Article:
Jamie counted down the days until his birthday… starting two weeks ago. Every other minute, he would either ask “How many days till my birthday, mommy?” or tell us all, loudly, “EIGHT days until my BIRTHDAY!!!”
I like to think his birthday lived up to expectations, but it’s tough to tell. It’s always tough to tell with Jamie. With Charles, every emotion is writ large on his face. He’s an open book and he hasn’t yet (and may never) learn the fine art of dissembling. Jamie, on the other hand, is an enigma.
When he’s happy and excited, he’s all smiles and has a zest for life unmatched by anyone I know – and I have always counted Charles among the most excitable people around. Jamie is just over the top. He is also crazy serious about things sometimes. As he rode his bike to the park and I walked along beside him earlier this spring, he stopped me and in all seriousness said, “Mom, we need to stop. I need a thumb break.” He stuck his thumb in his mouth and his finger up his nose and took care of business for a few moments. “Okay, we can go now.” I died laughing inside.
He’s often quiet. In fact, he seems to need the quiet in a way that the rest of us don’t. After spending all day at daycare with lots of other loud kids, he likes to spend time playing all alone or just with me (not always possible with his baby brother in the picture). He doesn’t like to participate in group activities. When I asked him if he wanted to do soccer, he immediately said “no.”
Sometimes, it appears that he is the one laughing at us. Like the whole world is just absurd, and he’s the only one who has noticed.
A couple weeks ago, when my parents were here, Charles got in trouble for something and had to do some extra chores. He was cleaning up the back yard while Jamie chilled on the couch. Jamie frequently takes little “time-outs” from the world to suck his thumb, pick his nose, and contemplate… whatever it is that four-year-olds contemplate. My mom walked over to him and said, in that sweet, encouraging voice we adults use when we want to coerce children into doing something by making it seem like an awesome idea, “Jamie, we could go help your brother pick up toys in the yard.” I think she was figuring that it would be a nice thing to do and that the chore would get done faster, but Jamie just deadpanned, “Yeah. But I don’t want to.” And then my mom imploded from laughter.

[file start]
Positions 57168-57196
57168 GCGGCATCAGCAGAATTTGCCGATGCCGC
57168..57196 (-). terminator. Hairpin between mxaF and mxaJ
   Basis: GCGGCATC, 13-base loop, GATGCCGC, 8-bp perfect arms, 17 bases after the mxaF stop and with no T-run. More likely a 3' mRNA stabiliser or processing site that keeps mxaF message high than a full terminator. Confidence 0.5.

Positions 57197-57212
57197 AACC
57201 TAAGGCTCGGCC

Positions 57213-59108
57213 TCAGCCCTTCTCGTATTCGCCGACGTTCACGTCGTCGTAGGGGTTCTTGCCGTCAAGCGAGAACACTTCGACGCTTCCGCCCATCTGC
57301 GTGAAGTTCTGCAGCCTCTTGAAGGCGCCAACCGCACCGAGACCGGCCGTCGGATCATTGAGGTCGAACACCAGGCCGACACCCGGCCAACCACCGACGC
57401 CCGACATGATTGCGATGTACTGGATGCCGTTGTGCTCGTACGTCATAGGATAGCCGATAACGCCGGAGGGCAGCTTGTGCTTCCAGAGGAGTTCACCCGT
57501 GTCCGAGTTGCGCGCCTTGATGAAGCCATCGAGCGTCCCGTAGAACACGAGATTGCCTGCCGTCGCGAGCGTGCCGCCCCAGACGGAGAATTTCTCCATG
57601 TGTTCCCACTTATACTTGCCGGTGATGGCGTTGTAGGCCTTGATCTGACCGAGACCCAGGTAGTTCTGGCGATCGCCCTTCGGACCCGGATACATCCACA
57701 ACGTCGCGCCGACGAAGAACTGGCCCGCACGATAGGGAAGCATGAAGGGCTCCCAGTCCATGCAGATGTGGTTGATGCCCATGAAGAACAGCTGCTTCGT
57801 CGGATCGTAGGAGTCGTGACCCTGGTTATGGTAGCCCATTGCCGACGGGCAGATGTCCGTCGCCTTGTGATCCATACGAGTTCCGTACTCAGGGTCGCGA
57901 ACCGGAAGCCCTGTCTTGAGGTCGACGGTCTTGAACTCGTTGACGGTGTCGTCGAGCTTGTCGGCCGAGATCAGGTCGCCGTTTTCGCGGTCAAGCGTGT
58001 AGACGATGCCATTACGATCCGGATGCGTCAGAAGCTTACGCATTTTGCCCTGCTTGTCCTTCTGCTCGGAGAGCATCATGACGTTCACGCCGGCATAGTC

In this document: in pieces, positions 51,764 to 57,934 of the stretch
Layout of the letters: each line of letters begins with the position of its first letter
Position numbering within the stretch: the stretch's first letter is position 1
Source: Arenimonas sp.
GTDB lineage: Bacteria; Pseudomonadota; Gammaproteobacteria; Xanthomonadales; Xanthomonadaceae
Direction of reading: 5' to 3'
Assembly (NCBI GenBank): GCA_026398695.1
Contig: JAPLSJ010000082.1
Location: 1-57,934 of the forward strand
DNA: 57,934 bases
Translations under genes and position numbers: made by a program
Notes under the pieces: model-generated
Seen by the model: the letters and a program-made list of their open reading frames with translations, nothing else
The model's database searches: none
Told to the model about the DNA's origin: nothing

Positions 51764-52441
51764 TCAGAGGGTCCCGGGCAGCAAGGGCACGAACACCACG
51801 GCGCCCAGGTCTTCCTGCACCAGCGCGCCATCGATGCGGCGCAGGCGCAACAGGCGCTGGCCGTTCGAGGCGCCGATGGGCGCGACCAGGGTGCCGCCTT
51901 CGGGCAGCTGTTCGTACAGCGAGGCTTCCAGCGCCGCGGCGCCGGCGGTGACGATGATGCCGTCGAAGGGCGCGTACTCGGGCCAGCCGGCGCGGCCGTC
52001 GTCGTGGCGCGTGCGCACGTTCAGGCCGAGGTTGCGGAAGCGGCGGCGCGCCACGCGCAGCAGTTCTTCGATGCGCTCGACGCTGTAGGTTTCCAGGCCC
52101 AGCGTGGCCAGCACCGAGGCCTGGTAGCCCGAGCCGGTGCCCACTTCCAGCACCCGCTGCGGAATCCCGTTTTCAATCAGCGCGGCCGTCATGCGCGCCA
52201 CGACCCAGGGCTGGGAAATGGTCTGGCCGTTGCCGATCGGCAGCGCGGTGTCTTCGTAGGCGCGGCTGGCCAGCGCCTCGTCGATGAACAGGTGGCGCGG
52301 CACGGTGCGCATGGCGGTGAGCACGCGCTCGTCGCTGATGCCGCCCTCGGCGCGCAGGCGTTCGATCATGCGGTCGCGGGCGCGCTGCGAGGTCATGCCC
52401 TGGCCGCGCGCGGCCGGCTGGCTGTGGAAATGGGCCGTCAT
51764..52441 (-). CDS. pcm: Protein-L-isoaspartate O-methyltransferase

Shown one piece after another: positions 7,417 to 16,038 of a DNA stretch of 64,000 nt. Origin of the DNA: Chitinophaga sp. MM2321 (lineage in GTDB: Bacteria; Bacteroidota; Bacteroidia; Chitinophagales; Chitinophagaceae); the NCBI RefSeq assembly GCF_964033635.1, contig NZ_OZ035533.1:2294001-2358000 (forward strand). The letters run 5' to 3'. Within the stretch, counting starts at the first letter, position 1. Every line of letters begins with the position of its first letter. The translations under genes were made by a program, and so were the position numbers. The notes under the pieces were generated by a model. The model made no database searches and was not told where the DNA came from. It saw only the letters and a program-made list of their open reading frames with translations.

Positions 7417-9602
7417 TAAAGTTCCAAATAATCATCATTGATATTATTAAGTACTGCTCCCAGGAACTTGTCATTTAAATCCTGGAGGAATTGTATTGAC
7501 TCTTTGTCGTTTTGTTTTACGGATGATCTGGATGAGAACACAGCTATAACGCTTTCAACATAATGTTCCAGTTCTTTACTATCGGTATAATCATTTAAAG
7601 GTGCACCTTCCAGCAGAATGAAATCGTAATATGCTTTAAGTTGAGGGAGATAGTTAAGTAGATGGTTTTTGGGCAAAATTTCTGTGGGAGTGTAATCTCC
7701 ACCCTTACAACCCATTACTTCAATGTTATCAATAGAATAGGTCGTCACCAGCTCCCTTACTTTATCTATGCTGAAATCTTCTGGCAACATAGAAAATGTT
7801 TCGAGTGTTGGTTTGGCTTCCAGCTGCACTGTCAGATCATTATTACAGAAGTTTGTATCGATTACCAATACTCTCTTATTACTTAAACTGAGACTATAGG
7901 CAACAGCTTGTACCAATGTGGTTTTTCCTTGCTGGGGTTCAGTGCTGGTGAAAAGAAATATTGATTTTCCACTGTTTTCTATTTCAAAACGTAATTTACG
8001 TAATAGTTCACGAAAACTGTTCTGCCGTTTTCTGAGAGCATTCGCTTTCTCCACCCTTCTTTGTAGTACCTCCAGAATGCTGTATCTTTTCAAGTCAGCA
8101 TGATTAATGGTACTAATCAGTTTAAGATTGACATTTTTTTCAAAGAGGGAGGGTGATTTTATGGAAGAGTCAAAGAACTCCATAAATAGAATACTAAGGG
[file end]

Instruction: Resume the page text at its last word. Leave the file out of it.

The other day, as I was getting dressed, he said to me, “Mom, when you wear a shirt, I can’t see your big breasts!” Thanks, I guess?
Now that it’s summer, he no longer wears footie pajamas all day. Instead, he strips down to nothing and runs around the yard bare-ass naked. In the evening, before bed, he does “naked laps” around the yard.
He can raise one incredulous eyebrow. I haven’t figured out what it means yet.
To Jamie, the “oo” in “poop” is pronounced the same as the “u” in “cute.”
He’s four years old now, a stage I called the “Fucking Fours” with Charles. Indeed, we’ve seen a bit of the stubborn, fit-throwing behavior with Jamie in the past month or so, potentially ramping up to a year of being a little shit, but it’s okay. We’ll weather the storms as they come, much like we did for his brother.
He’s still more little boy than big boy, more sticky hands a sloppy kisses than scraped knees and baseballs. I love him so much.